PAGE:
Thursday, November 4

Election aftermath

I'm somewhat liberal when it comes to social policy. I'm conservative on religion and morality. A lot of the weblogs I read regularly are much to the left of me. Here's the thing: we're not making any progress in this country while we continue this culture war. As long as we think everybody on the other side is crazy or stupid, we won't make any progress. We need to expand civil discourse, the issues covered thereby and the number of people involved therein.

You can make a good case that the biggest divide in this country is between religionists and secularists (and I hope those are fair terms). As long as the religionists view certain voting issues as moral issues (eg, abortion and gay marriage), they'll have a massive advantage in getting out the vote. They voted down every gay marriage referendum in this election, and voted for Bush while they were at it.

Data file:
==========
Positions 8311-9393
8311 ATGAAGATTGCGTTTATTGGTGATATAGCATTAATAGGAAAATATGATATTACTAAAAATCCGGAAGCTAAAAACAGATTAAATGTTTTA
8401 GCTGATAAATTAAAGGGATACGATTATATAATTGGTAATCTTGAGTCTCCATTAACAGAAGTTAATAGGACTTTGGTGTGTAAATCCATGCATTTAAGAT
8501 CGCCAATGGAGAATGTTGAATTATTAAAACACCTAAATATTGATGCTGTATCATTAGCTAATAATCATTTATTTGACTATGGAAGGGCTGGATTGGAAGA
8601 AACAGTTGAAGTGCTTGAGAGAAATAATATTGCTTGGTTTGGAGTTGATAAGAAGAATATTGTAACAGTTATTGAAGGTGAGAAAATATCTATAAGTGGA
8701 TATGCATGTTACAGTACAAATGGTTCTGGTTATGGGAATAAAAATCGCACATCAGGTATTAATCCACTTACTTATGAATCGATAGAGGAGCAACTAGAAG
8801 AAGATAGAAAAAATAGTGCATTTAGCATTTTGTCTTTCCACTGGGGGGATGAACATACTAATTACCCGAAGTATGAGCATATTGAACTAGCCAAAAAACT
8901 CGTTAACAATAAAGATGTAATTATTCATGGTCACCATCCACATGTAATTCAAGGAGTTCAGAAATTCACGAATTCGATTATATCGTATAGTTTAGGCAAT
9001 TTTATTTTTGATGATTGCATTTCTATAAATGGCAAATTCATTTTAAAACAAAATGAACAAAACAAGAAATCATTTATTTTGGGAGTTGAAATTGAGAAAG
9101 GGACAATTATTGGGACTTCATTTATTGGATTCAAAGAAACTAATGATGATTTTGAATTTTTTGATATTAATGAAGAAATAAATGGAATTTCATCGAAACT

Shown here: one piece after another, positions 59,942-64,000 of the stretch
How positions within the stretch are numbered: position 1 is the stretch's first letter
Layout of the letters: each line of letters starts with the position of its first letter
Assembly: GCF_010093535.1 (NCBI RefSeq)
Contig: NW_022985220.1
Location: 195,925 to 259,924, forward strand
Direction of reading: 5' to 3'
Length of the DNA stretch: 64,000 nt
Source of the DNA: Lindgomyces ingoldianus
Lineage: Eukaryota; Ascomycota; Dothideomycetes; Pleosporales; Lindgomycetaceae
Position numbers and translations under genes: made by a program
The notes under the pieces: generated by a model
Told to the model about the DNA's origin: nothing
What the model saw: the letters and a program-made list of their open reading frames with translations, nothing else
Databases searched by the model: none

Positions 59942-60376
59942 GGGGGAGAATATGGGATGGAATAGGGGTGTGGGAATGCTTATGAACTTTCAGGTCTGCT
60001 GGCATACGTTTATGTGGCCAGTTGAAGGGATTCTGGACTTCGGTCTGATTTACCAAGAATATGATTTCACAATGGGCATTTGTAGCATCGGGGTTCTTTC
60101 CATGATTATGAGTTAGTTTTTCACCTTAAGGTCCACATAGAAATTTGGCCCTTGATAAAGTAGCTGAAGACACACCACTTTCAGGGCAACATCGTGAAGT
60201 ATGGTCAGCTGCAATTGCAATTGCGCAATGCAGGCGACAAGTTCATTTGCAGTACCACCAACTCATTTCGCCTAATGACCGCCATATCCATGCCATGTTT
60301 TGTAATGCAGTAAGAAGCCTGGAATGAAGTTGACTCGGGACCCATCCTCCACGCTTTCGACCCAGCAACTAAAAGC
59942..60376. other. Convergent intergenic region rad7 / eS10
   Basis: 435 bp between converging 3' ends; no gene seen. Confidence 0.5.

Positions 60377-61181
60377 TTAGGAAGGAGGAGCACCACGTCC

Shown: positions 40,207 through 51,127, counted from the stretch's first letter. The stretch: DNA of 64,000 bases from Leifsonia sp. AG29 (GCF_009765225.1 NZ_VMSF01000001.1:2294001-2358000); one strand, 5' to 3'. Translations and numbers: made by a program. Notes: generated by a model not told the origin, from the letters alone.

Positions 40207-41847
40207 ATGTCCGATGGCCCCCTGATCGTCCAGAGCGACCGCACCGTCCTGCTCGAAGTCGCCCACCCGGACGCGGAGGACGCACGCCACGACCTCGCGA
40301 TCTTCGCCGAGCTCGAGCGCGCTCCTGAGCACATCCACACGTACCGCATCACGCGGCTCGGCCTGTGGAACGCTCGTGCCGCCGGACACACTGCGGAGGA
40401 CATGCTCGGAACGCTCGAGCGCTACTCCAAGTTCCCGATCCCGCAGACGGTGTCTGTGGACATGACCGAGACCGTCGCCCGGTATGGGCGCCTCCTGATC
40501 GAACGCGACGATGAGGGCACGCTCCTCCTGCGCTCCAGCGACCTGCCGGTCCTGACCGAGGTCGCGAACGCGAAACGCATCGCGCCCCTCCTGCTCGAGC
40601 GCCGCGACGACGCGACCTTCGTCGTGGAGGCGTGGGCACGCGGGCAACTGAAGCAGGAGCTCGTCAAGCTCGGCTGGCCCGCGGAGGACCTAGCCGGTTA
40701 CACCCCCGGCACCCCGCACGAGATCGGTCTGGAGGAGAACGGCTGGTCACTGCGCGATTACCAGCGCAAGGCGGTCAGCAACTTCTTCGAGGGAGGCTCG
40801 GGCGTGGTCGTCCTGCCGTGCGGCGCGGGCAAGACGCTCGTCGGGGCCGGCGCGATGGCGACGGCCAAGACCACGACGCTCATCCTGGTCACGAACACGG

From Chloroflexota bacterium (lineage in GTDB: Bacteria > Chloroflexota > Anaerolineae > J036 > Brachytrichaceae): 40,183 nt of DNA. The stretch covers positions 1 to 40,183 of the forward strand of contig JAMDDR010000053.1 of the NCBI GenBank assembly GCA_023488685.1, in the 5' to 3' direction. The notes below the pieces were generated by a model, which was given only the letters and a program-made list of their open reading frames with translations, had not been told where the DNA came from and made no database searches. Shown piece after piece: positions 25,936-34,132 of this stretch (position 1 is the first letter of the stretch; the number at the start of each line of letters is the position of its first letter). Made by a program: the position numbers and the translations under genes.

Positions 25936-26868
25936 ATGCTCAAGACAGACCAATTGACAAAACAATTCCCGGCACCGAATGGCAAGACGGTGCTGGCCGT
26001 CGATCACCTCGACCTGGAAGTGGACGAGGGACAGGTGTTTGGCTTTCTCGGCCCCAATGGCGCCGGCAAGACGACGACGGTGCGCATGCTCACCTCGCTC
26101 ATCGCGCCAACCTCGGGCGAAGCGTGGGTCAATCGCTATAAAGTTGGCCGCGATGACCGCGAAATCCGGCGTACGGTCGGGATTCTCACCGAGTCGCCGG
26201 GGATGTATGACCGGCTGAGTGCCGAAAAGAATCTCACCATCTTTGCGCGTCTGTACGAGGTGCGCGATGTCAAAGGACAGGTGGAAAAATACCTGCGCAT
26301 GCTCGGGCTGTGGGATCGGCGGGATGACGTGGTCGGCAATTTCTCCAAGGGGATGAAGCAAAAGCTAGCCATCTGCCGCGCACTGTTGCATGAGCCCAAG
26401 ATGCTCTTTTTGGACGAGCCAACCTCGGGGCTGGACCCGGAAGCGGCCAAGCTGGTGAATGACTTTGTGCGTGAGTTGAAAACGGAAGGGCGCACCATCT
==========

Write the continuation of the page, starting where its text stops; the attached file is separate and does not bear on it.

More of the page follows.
Obviously, another big factor was the security vote, which went to Bush in the common thinking. But I don't think it was as much of a factor as the secular/religious dichotomy.

I don't think this divide is good or bad (ie, the religious and secular camps). I do think there's lots of stupidity involved. There must be since the negative campaigning and Michael Moores/Ann Coulters of the world have an audience. But writing our opponents off as dumb, or demonizing them, can only hurt all of us.

Greg Knauss has a guest essay saying some of the same things. My answer (expanding rational, civil discourse) is different from most of those in the ensuing comments over there.

You know, if you read here regularly, that this post does not mean I'm crazy about the reelection. But it's not the end of the world, either.

One more time: more rational civil discourse.
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